News / Europe

    Ukrainian Leaders Still Unsure About Russia's Intentions

    An armed man, who is wearing black and orange ribbons of St. George - a symbol widely associated with pro-Russian protests in Ukraine, stands guard in front of barricades outside the mayor's office in Slovyansk April 18, 2014.
    An armed man, who is wearing black and orange ribbons of St. George - a symbol widely associated with pro-Russian protests in Ukraine, stands guard in front of barricades outside the mayor's office in Slovyansk April 18, 2014.
    A day after four-way talks in Geneva aimed at de-escalating a volatile standoff in eastern Ukraine, leaders in the former Soviet republic still remain unsure about Russian intentions.

    Foreign Minister Andriy Deshchytsia repeated concerns also voiced by President Barack Obama Thursday, regarding Russian promises to help de-escalate the tense standoff in eastern Ukraine between Moscow-backed separatists and the government in Kyiv.
     
    "I don't know what Russia, President Putin, what Russia has in mind regarding the eastern Ukraine. However we still believe there are diplomatic means to de-escalate the situation," Deshchytsia said.
     
    The foreign minister had just returned to Kyiv from Geneva, where top diplomats from the United States, Russia, Ukraine and the European Union struck an agreement on a series of steps to tamp down violence and political unrest in Ukraine's restive east.
     
    Russian Foreign Minister Sergei Lavrov's denials that Moscow has fomented the unrest and sent intelligence operatives in to coach and assist the separatists made the day-long negotiations in Geneva tougher, Ukrainian officials say.
     
    "He was cooperative and aggressive at the same time," Deshchytsia said of his Russian counterpart.
     
    Geneva deal

    The deal sketched out in Geneva provides amnesty for separatist protesters who evacuate government buildings in a dozen cities in eastern Ukraine they have occupied, except for those found guilty of capital crimes.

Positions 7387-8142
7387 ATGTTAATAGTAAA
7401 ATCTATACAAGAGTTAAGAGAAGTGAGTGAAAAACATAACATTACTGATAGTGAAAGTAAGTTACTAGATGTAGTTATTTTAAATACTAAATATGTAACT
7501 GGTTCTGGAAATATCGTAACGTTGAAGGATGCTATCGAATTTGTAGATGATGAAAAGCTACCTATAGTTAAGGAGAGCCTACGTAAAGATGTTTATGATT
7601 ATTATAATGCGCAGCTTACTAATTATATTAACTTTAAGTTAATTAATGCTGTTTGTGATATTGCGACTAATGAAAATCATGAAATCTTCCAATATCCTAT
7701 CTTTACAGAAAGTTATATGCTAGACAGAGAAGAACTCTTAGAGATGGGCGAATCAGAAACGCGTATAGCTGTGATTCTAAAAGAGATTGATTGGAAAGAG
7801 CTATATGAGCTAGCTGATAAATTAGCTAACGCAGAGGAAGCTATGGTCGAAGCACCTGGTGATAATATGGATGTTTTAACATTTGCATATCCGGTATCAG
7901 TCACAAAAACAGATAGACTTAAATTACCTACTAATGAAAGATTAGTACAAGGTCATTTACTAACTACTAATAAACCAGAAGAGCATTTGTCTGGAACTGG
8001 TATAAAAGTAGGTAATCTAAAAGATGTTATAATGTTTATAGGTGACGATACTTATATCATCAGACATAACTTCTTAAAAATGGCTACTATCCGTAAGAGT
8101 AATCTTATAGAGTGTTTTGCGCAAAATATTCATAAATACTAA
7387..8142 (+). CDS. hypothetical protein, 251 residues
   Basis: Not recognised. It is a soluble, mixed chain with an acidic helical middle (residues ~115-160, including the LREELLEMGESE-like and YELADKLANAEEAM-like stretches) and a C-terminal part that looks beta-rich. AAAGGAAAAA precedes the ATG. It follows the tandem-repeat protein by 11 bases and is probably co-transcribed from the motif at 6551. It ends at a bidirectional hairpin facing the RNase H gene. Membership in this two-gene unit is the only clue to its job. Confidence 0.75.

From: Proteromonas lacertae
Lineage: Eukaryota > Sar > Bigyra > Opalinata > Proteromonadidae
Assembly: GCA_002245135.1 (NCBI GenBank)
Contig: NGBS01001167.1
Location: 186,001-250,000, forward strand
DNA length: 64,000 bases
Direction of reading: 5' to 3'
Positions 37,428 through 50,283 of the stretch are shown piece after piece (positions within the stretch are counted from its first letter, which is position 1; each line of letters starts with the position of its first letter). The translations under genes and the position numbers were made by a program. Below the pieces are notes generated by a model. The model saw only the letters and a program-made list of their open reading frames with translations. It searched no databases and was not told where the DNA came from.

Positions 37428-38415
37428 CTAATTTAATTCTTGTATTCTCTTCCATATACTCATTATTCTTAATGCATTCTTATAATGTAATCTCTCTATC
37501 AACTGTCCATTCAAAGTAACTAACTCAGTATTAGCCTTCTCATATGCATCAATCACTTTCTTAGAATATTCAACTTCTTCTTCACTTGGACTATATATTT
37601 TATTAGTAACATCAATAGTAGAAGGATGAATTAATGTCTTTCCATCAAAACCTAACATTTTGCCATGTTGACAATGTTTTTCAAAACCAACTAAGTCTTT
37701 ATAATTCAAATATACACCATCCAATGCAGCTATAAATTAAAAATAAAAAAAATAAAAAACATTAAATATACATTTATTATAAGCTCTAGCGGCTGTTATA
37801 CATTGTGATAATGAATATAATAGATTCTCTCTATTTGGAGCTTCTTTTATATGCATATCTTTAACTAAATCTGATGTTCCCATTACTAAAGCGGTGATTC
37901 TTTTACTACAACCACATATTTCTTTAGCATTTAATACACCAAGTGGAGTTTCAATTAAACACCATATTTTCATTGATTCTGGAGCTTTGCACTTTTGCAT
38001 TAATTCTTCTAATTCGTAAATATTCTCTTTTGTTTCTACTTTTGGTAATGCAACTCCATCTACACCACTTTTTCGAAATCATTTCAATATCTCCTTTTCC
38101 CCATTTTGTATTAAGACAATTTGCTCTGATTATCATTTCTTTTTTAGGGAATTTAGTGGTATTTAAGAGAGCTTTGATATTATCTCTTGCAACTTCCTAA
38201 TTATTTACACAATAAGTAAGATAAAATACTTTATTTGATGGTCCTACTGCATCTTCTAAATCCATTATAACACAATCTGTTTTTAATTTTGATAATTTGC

All illegal groups are required to disarm as well. It also outlines a commitment by the government in Kyiv to transfer more power to regional authorities.

    But the first wrinkles have already appeared. Defiant pro-Russian militants say they won't leave government buildings they are occupying until Ukraine's interim government quits or until Ukrainian security forces have been pulled back.

    Clashes in east

    On Thursday, Ukrainian forces engaged pro-Russian separatists in the most intense clash yet in the crisis, killing three militants and wounding 13 after separatists attacked a military base in Mariupol, a southeastern port town on the Sea of Azov.

    Ukraine's foreign minister isn't alone in doubting the Kremlin's promises to help defuse the crisis. The country's economy minister, Pavlo Sheremeta, also harbors doubts about the Geneva deal.
     
    "I think we share President Obama's concern yesterday that he said that we are unsure what it all means, especially for Russia. We shall see. We will see, too. We are not terribly excited about it. It is much tougher to kid us into some kind of memos nowadays.
     
    "Even the war of words is much better than the war of bullets," he added.
     
    Challenges remain

    But more challenges remain ahead - even if the deal holds, and the separatists accept it and leave the buildings they have seized.  Ukraine's foreign minister says there was much they could not reach an agreement on in Geneva.
     
    "We also discussed the issue of the Ukrainian constitution; the issue of the so-called federalization," he noted. "We also discussed the issue of the Russian language. We also discussed the issue of the Russian involvement into the activities in eastern Ukraine. Those are the issues that we did not get agreement to discuss more deeply and to get a consensus."

    Obama says the United State is ready to impose fresh economic sanctions on Russia if the Kremlin doesn't make good on its Geneva commitments.

    You May Like

    Escalation of Media Crackdown in Turkey Heightens Concerns

    Critics see 'a new dark age' as arrests of journalists, closures of media outlets by Erdogan government mount

    Russia Boasts of Troop Buildup on Flank, Draws Flak

    Russian military moves counter to efforts to de-escalate tensions, State Department says

    Video Iraqis Primed to March on Mosul, Foreign Minister Says

    Iraqi FM Ibrahim al-Jaafari tells VOA the campaign will meet optimistic expectations, even though US officials remain cautious

    This forum has been closed.
    Comment Sorting
    Comments
         
    by: Rob Swift from: Great Britain
    April 18, 2014 2:47 PM
    If America represents the good (amabo) , then Russia represents the other side of the coin.One gives one takes, and Mr Putin is in the position of paying it all off in blood. If he fails to do this, then his own blood is on the line.That is how it has all ended up.

    Featured Videos

    Your JavaScript is turned off or you have an old version of Adobe's Flash Player. Get the latest Flash player.
    Immigrant Delegate Marvels at Democratic Processi
    X
    Katherine Gypson
    July 27, 2016 6:21 PM